Don’t miss the Geminid Meteor Shower tonight! — Dec 13
It’s a good time to bundle up, go outside and let the universe blow your mind!
With August’s Perseids obscured by bright moonlight, the Geminids will be the best shower this year. The thin, waning crescent Moon won’t spoil the show. — Bill Cooke with NASA’s Meteoroid Environment Office
Not only is it the year’s most prolific, with up to 120 meteors per hour visible from rural skies, the moon is essentially out of the picture. — Sky and Telescope.
The shower will peak overnight Dec. 13-14 with rates around one per minute under good conditions, according to Cooke. Geminids can be seen on nights before and after the Dec. 14 peak, although they will appear less frequently. Geminid activity is broad, good rates will be seen between 7:30 p.m. on Dec. 13 and dawn local time the morning of Dec. 14, with the most meteors visible from midnight to 4 a.m. on Dec. 14, when the radiant is highest in the sky.
The Geminids be seen with the naked eye under clear, dark skies over most of the world, though the best view is from the Northern Hemisphere. Observers will see fewer Geminids in the Southern Hemisphere, where the radiant doesn’t climb very high over the horizon. Just get away from bright lights and look up in any direction! Give your eyes time to adjust to the dark. Meteors appear all over the sky.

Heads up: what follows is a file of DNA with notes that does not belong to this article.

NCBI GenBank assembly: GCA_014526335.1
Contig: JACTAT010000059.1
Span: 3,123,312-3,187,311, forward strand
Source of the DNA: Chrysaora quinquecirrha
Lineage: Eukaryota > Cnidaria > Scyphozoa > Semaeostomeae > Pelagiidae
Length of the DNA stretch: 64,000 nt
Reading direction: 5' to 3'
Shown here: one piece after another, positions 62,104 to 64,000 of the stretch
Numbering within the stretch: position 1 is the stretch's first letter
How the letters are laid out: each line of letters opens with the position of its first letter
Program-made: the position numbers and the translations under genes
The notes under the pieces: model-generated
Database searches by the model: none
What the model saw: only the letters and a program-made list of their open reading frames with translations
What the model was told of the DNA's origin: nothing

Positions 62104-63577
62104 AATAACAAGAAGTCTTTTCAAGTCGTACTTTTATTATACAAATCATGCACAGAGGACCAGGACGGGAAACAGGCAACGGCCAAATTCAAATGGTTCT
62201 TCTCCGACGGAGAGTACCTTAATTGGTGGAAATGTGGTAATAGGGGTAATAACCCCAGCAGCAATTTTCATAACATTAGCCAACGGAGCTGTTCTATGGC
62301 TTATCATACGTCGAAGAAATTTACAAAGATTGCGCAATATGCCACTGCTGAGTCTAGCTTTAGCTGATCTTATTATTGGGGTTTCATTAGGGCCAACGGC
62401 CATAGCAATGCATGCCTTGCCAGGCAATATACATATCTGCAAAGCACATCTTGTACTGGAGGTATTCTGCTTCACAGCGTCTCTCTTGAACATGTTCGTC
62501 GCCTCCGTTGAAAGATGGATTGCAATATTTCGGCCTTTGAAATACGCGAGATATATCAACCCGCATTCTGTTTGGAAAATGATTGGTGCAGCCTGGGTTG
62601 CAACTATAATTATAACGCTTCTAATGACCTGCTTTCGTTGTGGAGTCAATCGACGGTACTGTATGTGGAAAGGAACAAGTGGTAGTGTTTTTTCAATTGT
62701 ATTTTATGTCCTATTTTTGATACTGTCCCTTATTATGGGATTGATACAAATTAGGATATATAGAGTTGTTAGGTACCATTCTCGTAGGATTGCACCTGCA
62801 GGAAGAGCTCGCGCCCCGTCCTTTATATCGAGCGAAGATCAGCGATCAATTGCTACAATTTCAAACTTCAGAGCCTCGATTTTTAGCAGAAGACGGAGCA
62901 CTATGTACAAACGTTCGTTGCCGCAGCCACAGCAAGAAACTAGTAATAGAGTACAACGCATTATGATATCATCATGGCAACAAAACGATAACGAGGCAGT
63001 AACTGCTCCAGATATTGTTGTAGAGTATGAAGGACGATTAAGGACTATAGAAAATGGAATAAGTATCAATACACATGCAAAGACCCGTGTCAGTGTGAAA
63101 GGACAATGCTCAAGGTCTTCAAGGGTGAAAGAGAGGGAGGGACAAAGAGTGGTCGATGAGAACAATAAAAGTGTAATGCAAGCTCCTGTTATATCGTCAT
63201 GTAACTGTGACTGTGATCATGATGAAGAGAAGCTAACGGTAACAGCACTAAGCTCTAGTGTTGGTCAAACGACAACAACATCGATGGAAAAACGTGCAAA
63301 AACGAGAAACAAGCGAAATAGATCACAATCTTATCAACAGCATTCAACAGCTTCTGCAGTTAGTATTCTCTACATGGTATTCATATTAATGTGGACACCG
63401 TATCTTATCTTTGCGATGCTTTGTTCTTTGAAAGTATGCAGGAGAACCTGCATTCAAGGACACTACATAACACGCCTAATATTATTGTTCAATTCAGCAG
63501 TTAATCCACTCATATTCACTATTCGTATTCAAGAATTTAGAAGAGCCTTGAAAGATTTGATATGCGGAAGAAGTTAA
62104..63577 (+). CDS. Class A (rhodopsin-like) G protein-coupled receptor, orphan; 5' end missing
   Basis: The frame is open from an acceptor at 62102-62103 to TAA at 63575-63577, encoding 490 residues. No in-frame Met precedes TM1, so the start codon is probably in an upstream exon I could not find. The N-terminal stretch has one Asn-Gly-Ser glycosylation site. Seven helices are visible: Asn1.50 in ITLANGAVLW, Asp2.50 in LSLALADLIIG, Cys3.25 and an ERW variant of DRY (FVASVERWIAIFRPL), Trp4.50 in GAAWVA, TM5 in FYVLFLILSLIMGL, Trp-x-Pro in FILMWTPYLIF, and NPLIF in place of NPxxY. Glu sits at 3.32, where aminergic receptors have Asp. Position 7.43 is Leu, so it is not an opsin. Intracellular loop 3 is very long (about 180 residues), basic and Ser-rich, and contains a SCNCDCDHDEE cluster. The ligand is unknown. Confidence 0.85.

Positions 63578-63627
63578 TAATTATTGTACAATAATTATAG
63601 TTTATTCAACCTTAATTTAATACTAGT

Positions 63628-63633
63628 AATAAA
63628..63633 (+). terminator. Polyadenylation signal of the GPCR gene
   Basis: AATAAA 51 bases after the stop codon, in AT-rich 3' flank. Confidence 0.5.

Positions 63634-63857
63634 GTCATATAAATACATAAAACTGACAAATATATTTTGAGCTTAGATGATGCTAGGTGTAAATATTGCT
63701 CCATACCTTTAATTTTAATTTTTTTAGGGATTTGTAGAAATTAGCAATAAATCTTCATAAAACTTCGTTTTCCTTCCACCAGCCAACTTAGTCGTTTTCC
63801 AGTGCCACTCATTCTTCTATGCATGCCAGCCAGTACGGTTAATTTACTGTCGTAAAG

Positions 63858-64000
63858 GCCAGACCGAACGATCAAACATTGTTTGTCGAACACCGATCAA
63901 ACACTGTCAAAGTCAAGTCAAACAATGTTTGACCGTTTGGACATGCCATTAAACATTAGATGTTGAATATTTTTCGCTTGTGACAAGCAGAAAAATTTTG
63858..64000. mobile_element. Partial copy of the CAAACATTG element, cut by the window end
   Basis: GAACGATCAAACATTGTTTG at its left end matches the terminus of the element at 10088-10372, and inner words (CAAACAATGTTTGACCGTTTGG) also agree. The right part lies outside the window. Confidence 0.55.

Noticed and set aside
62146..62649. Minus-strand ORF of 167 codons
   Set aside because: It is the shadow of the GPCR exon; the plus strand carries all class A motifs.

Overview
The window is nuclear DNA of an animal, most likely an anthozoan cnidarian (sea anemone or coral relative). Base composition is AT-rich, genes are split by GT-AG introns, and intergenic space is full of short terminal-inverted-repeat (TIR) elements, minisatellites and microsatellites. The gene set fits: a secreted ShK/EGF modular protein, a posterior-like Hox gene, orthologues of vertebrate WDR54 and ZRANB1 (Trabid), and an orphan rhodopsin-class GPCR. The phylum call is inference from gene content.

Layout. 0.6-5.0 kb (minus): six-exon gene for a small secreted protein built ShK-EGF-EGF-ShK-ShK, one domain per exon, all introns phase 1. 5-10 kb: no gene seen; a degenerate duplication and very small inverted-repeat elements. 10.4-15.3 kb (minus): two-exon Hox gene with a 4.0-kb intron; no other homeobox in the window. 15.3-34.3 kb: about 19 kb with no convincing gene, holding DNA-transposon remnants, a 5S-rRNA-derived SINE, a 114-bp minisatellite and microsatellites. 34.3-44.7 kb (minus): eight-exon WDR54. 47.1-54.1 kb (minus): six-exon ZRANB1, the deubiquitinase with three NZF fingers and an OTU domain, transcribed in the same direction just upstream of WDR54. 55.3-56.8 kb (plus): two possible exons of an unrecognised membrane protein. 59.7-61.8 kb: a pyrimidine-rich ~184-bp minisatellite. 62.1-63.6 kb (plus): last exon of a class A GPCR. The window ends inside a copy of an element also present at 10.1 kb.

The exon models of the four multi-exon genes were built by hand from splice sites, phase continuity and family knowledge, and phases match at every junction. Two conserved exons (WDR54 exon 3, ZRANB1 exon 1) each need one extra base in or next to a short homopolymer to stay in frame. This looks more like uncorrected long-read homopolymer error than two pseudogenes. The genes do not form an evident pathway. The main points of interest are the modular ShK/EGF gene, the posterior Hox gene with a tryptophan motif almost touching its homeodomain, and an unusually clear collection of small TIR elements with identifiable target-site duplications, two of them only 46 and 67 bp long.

“When you see a meteor, try to trace it backwards.. if you end up in the constellation Gemini there’s a good chance you’ve seen a Geminid.” — Cooke
If it’s cloudy where you are, NASA will broadcast the Geminid shower live via Ustream starting at sunset Dec. 13 from the Automated Lunar and Meteor Observatory at NASA’s Marshall Space Flight Center in Huntsville, Alabama. You can also see Geminid meteors on NASA’s All Sky Fireball network page.
The Geminids are active every December, when Earth passes through a massive trail of dusty debris shed by a weird, rocky object named 3200 Phaethon. The dust and grit burn up when they run into Earth's atmosphere in a flurry of shooting stars. "Phaethon's nature is debated - It's either a near-Earth asteroid or an extinct comet, sometimes called a rock comet" — Cooke. Meteor showers are named after the location of the radiant, usually a star or constellation close to where they appear in the night sky. The Geminid radiant is in the constellation Gemini.
Not all the meteors you might see belong to the Geminid shower, however. Some might be sporadic background meteors, and some might be from weaker, active showers like the Monocerotids, Sigma Hydrids and the Comae Berenicids.
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